Hackers have discovered a way to steal in-app purchases fromand iPad apps, illegally taking advantage of bonus content in apps and games -- and potentially paving the way for a new virtual black market.
That means wrong'uns can steal the things you buy in a game or app, rather than pirating the game itself.
It's hard enough to make money from apps already, as although the rewards are potentially massive, it's hard to guarantee success. In-app purchases were previously seen as safe, because even if a user pirated a game or app they'd still have to pay to take advantage of the in-app goodies -- until now.
Bristol-based developer Mobile Pie told Pocketgamer.biz it spotted the hack being used against music-management game My Star, when it was discovered that 93 per cent of the most expensive in-app purchases were actually swiped by hackers without paying, using a tool called IAP Cracker.
The top purchase in My Star is a walletful of 200 Star Cash credits, costing £27. The game had a big month in October -- earning 10 times as much revenue as the previous month -- but celebrations were cut short when the developers realised their internal records didn't match Apple's reports.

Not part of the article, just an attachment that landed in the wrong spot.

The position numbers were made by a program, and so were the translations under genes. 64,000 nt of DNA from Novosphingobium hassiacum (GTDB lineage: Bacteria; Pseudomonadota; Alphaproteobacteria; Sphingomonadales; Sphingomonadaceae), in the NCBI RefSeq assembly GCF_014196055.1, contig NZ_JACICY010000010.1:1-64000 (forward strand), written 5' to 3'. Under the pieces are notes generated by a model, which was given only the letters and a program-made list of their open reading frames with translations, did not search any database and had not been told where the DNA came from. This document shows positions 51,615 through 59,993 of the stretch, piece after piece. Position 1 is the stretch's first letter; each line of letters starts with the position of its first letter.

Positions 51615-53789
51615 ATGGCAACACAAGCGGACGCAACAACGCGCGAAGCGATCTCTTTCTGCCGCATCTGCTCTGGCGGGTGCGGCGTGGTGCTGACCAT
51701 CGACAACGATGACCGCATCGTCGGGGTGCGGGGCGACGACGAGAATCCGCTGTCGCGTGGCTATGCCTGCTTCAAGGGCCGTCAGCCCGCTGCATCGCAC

The hack has one big drawback: the developers can see who's used it. By swiping the Star Cash, the dim-witted hackers can take advantage of in-game offers and artificially boost their score, but the developer can simply delete their characters or ban them.
More worrying is the possibility that hackers could swipe in-app purchases and sell them on rather than boosting their own account. Illegal trade in online gear is every bit as real a problem as illegal traffic in real stolen goods. As long ago as 2007, a ring of teenagers were arrested for stealing and scamming thousands of pounds worth of virtual furniture from online game Habbo.
Feckless tea leaves using IAP Cracker report that the hack works on apps and games including Photoshop, Hipstamatic, Maxim magazine, Angry Birds and Cut the Rope. Other apps couldn't be cracked.